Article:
Part L 2014: Uncovered

Part L 2014: Uncovered

Recent revisions to Part L mark the next step towards zero carbon homes but do they go far enough asks Bjorn Sejr Nielsen, Marketing Director at Danfoss. In his overview of the changes he highlights the role of heating control in achieving the new regulations.

Energy efficiency standards required under Part L Building Regulations play an important role in helping the UK meet its legally binding obligation to reduce greenhouse gas emissions. Regular revisions to Part L have raised these standards and the latest update, which came into force on 6th April 2014, demands a 6% improvement on 2010 regulations for new homes and 9% for non-domestic buildings. Whilst any uplift will contribute to cutting carbon emissions from UK buildings, these figures are lower than those originally proposed by the government.

Challenging economic climate
The key question, therefore, is should the changes have been tougher given the fact that the zero carbon target for new homes is just two years away? The current financial climate was clearly a factor in the decision to take a less ambitious approach rather than introducing stricter measures that might actually deter people from upgrading their homes’ energy performance. This decision was supported by negative feedback from homeowners and installers to the prospect of legislation on ‘consequential improvements’ to existing properties. According to a survey conducted by the Energy Savings Trust 38% of households would be put off doing any energy saving enhancements if standards were made too stringent. Similarly, installer groups felt that making standards too complicated and costly for their customers to comply with, even with Green Deal incentives, would make it even harder to win work in what are already challenging economic times. Concerns were also raised on how to police harsher rules and appropriate penalties for non-compliance.

New central heating systems
So let’s look at the main changes to Part L in relation to zoning and control of new central heating systems. When installing a new system in properties with a floor area of under 150m2 there must now be a minimum of one space heating zone with independent time control. This control can either be a room thermostat (or programmable room stat) and TRVs on all radiators, except radiators in the reference room(s), or individual networked radiator controls in each room. New systems in properties with a floor area of more than 150m2 must have a minimum of two space heating zones with independent time control options as per smaller properties. The same requirements also apply to new heating systems where existing pipework is utilised.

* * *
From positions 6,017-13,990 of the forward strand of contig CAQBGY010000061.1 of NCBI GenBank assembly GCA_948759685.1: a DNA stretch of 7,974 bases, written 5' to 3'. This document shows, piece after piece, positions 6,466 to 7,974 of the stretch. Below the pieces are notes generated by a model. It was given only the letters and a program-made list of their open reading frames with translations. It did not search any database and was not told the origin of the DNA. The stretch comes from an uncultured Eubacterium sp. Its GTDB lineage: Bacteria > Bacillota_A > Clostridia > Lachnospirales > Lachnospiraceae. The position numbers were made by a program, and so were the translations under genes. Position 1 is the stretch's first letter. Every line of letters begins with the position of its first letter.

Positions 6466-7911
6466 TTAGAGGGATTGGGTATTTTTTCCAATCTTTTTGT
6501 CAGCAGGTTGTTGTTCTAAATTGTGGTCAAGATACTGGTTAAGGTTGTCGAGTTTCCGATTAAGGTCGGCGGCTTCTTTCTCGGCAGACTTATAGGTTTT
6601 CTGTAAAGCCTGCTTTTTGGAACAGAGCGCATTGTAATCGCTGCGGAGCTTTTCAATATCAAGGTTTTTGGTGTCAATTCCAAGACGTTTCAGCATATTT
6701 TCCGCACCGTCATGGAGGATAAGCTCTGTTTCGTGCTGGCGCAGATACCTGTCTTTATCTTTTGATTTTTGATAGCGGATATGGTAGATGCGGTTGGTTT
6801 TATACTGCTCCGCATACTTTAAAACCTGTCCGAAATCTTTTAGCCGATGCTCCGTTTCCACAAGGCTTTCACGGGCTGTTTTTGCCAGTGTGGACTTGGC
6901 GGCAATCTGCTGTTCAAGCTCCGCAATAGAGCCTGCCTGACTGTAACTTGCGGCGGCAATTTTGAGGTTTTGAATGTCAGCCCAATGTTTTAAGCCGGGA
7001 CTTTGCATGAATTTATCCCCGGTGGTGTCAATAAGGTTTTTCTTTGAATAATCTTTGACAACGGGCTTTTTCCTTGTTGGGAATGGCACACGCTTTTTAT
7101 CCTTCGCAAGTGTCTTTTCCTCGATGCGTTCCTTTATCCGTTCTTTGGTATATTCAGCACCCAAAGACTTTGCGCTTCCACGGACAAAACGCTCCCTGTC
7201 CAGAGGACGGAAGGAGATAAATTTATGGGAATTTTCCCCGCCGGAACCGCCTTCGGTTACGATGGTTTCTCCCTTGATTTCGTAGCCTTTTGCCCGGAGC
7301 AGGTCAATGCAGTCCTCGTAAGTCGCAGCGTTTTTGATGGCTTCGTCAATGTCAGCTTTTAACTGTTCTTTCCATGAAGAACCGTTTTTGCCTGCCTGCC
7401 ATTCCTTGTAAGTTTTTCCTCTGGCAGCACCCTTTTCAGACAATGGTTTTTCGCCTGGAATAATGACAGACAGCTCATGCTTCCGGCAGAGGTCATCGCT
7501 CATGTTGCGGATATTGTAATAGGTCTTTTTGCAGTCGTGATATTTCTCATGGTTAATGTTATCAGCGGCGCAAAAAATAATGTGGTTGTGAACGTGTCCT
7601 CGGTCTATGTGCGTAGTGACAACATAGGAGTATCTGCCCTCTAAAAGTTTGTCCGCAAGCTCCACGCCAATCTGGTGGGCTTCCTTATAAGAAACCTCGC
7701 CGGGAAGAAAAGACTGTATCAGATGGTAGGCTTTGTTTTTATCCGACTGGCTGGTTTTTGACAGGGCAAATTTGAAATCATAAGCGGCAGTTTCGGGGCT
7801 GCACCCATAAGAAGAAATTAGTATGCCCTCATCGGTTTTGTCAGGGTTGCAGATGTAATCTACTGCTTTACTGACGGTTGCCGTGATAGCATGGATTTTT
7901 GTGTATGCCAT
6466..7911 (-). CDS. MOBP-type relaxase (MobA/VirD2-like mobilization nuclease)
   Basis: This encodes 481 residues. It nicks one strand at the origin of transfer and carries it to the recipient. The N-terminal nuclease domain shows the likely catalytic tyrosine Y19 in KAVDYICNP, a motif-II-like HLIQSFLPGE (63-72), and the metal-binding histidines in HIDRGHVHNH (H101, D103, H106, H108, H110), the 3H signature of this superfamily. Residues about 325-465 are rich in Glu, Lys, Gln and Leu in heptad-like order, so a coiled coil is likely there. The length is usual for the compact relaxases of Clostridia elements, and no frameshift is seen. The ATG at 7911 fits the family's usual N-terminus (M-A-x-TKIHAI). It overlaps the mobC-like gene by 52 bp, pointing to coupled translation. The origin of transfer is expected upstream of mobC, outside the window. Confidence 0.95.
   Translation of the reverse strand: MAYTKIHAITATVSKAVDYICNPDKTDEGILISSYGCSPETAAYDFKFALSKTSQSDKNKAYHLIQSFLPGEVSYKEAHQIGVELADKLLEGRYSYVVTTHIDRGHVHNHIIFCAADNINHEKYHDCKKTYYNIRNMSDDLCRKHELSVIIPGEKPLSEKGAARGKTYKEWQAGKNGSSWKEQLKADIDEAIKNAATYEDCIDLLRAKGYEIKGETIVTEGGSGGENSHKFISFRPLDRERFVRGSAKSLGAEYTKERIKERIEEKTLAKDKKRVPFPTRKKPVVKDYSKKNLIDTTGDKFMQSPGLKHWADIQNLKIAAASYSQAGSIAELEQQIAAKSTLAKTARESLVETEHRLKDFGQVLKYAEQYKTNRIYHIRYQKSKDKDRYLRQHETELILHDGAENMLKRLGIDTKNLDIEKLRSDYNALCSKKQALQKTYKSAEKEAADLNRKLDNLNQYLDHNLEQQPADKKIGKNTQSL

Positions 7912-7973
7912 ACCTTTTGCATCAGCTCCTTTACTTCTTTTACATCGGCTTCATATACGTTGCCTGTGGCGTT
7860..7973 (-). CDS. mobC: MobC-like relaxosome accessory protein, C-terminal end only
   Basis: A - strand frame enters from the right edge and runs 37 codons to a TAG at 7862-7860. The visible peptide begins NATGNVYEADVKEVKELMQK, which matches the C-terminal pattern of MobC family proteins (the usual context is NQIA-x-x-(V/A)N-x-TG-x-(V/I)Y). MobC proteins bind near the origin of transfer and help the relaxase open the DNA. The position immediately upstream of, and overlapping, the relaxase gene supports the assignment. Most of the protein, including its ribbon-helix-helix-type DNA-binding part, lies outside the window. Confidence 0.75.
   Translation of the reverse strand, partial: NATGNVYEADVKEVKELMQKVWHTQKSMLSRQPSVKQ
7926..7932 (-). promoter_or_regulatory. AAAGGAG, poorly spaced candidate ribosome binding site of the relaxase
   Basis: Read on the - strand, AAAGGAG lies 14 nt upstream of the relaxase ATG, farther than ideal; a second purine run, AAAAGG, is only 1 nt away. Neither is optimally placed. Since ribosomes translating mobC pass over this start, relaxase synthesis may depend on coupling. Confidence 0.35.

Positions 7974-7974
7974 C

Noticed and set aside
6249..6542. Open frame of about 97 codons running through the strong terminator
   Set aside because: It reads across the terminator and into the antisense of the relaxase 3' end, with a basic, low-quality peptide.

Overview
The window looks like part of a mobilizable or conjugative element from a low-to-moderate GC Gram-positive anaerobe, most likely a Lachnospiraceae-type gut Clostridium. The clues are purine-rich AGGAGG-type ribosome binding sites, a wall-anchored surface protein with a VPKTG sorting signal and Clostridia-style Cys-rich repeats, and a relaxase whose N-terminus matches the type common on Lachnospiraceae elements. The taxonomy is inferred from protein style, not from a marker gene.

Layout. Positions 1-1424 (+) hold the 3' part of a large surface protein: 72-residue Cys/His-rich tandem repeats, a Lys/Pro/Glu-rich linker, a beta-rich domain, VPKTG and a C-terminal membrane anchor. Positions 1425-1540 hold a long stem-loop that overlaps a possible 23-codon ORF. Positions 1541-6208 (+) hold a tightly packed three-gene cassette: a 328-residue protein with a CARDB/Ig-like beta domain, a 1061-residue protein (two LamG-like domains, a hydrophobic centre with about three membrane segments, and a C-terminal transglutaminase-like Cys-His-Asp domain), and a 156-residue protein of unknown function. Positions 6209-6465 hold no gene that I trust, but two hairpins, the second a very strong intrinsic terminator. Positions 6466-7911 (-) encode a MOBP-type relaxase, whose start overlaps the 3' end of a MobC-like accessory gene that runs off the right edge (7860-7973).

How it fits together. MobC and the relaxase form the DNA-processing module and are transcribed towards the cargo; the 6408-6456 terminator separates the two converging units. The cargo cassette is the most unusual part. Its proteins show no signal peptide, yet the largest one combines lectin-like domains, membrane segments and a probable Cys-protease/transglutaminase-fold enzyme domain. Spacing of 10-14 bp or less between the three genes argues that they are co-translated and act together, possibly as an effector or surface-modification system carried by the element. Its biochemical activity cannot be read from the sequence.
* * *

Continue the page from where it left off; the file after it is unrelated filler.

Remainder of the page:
Community heating systems
The new Part L also covers requirements for dwellings with community heating systems. Properties up to 150m2 must have a minimum of two zones with independent temperature control, one of which must be assigned to the living area. A minimum of two zones with independent time and temperature control must be installed where the floor space is larger than 150m2. Temperature control must be provided either by room stat or programmable room stat in each zone, or in the main zone with TRVs on all radiators in other zones, or a combination of both. No boiler interlock is required to the HIU, for example, but from 1st June 2014 new metering requirements will be introduced.

Mandatory TRVs
Whilst these changes represent a reduction in zoning in houses up to 150m2, installing TRVs on all radiators is still mandatory, including radiators in bathrooms now. It has long been known by members of the BEAMA Heating Controls Group TACMA, of which Danfoss is a member, that fitting basic, standard controls to UK heating systems will not only improve comfort but will greatly enhance the efficiency of the system. This view has recently been confirmed by a research project conducted by Salford University into home energy consumption. Independent tests carried out in the University’s Energy House showed that energy consumption in a typical UK house can be reduced by up to 40% by installing a room thermostat and a full set of TRVs (thermostatic radiator valves), which is far more than previously assumed, and payback is typically 9 to 18 months.

Compliance date
Although the new Part L Building Regulation took effect from 6th April this year, ongoing installations which started before this date do not have to comply with the new rules. Also, changes in Part L 2014 do not apply if a building notice, including a full planning application, was deposited before 6th April and where building work commences before 6th April 2015.

To sum up, many believe that Part L will need to get much tougher than this latest revision if the industry is to achieve the ultimate goal of zero carbon homes by 2016. So watch this space!

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